UV a couple days ago:
Also there is this [picture from the Carr Wash] in which Ryan Mallett looks like an extra from Top Gun with the callsign "Stork"
Today, Michigan Against The World provides:
Offsides needs to die. Hockey offsides, that is. It is sort of required in football and soccer. But it is not in hockey, and every time the rule is invoked a little part of me dies. Entertaining rushes are blown dead because one player strayed a fraction into the attacking zone. Power plays go from excitingly set up to regrouping because a defenseman can't hold the puck in the zone. Defenders can stack the blue line and enforce a dump and chase strategy that's about as interesting as watching the Spurs play basketball. And for what? I can't figure it out. It's true the rule gives a certain structure to the modern game, but what would the consequences be if offsides did not exist?
Cherry-picking is not likely. No team is going to voluntarily put themselves a man down in the defensive zone in the vague hope a long lead pass goes tape-to-tape and puts a player in alone. The continued existence of the two-line pass would make the offensive zone verboten until the defending team had cleared their zone with control of the puck. At that point, players could go where they pleased with incurring the wrath of a whistle and a boring neutral-zone faceoff. No, the framework for a penalty-kill-and-breakaway based offense has been in place since the NHL adopted the collegiate two-line pass rule, but no one has seriously attempted to deploy it save for some Swedes in the Olympics. Breakaway passes remain difficult, low-return things; removing offsides is not going to change that.
So, then, what are the negatives? The ability of a team to remove pressure around its own goal by desperately poking the puck out past the blue line has always seemed a cheap maneuver, and there's nothing I hate more in hockey than the whistle that disrupts an interesting rush for no reason. (Except the delay of game penalty you get when you accidentally fling the puck into the stands in your defensive zone. Worst rule in sports? Other than "Anderson Varejao is allowed to participate in them"?) Those are the ways offsides inflicts itself on the sport. Removing both of these things would improve the game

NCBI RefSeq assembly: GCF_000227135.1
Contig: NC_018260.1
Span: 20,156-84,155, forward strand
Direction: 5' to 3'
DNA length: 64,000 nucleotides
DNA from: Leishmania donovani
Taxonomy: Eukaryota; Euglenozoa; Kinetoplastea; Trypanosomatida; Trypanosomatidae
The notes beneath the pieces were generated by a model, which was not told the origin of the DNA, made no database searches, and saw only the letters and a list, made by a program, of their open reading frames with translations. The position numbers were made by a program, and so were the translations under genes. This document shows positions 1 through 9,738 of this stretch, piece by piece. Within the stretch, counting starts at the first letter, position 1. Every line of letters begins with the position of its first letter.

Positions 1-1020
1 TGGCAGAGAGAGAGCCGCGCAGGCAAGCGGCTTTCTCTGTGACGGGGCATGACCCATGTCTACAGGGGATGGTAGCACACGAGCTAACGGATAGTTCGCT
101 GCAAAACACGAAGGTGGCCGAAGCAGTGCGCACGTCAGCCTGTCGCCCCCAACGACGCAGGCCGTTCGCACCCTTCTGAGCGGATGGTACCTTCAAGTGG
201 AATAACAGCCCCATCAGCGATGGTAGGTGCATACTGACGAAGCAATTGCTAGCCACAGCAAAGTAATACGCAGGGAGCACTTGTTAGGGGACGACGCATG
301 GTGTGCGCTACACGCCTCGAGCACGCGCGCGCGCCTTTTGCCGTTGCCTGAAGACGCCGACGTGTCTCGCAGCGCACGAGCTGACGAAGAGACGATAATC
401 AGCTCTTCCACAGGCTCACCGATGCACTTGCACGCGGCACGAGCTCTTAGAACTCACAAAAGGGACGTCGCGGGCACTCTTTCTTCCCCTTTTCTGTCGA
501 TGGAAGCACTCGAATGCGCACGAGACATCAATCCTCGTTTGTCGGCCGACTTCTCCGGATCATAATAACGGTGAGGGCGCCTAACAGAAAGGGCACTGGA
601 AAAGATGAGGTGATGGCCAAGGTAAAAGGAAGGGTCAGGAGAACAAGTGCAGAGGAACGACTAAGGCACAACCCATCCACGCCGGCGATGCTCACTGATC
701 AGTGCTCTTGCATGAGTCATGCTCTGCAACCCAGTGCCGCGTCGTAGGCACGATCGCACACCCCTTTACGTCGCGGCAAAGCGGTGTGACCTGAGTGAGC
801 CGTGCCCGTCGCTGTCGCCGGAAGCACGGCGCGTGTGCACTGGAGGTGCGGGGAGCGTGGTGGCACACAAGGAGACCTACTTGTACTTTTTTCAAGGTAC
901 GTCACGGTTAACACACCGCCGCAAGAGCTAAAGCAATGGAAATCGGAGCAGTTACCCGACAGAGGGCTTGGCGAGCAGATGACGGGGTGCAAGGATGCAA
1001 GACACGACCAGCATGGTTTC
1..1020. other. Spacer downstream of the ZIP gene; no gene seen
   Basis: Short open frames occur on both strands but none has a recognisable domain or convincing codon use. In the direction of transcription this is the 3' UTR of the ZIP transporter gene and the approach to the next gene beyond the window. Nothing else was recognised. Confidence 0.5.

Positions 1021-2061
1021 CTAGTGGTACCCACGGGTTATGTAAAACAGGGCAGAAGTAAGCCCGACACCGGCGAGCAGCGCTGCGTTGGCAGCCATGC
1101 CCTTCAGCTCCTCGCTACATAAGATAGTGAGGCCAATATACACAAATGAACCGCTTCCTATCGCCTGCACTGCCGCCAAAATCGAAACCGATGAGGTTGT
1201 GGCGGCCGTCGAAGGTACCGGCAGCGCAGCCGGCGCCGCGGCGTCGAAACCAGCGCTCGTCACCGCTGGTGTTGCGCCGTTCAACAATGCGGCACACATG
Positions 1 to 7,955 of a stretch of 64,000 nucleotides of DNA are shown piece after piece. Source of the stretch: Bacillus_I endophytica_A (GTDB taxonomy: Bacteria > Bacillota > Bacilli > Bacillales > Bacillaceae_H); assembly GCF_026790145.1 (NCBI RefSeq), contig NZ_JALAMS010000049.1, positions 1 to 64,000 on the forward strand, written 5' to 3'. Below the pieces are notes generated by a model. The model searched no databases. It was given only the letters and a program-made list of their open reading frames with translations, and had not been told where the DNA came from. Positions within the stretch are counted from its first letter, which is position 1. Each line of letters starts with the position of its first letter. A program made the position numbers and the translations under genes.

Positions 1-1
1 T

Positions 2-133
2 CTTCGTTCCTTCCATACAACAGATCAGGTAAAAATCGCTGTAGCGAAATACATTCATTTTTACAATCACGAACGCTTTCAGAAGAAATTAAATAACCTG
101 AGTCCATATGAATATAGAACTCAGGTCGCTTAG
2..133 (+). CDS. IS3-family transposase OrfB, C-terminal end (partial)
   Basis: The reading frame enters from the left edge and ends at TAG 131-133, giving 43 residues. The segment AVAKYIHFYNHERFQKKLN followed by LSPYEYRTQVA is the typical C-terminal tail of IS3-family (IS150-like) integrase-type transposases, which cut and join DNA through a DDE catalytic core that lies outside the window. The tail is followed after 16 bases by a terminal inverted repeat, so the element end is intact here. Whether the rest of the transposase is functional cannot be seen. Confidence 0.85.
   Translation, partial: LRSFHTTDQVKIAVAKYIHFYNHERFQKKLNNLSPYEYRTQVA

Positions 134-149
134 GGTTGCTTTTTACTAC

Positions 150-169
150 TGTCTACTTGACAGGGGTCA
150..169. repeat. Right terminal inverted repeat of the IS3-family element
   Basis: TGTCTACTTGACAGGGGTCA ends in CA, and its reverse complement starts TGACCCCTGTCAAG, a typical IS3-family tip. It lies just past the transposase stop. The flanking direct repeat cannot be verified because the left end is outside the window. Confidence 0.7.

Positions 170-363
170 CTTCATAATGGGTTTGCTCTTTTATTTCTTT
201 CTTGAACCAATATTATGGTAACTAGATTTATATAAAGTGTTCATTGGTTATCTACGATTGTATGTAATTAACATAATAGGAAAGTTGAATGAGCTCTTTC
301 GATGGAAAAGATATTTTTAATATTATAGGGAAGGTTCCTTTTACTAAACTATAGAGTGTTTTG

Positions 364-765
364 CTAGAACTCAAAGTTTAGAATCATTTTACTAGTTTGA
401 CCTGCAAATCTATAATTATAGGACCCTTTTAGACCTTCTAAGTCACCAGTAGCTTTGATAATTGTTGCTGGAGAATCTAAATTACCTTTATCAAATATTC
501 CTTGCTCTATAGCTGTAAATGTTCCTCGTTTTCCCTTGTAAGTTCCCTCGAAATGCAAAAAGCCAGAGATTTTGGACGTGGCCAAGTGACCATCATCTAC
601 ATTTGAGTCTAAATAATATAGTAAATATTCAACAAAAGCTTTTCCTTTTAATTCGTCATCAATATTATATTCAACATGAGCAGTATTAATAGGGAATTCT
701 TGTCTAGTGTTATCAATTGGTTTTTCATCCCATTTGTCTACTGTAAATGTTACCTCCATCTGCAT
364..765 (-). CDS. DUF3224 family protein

The benefit is obvious: hockey gets to play to its strengths. It's always been a game of flow up and down the ice, players approaching and retreating. One of my favorite sequences in all of hockey came in Michigan's 3-2 overtime loss to BC in the NCAA tournament a few years ago. Michigan had been dominated the entire game until a gorgeous nine minute-plus stretch of nonstop end-to-end action unsullied by whistles. Michigan started to emerge. You could feel the momentum shift. The Wolverines re-asserted themselves as equals, and you could feel the tenor of the game change. By the time it ended and the freaked out network cut to commercial, the tension drained from the room and real-life reasserted itself after what seemed like a lengthy ten minute vacation. (This being Michigan sports in the past half-decade, Boston College would bat in a rebound off the offensive zone faceoff and go on to win in overtime; yea, Angry Michigan Hockey Hating God was wroth that day.)
Dropping offsides would not turn all games into that ten-minute pressure wave but it might do that for some. It would reduce whistles, kill deadly dull neutral zone faceoffs, and make it harder to stand up offenses at the blue line with impunity. It would make hockey awesomer.
Okay, okay: while I would be happy to see offsides disappear entirely, I do realize most observers of the game would file that under lunacy and move on. But there are less radical alternatives:
- Widen the blue line, which is actually part of the offensive zone when you want it to be -- holding a puck in or gaining the zone -- and a part of the defensive zone when you want it to be -- skittering along the edge of the zone with one skate precariously onside.
- A more extreme version of same: make the "blue line" functionally extend all the way to the red line. Once you have gained the zone the puck must pass the red line for it to be lost. When you are taking the puck up ice, once you pass the red line you are permitted to pass to anyone.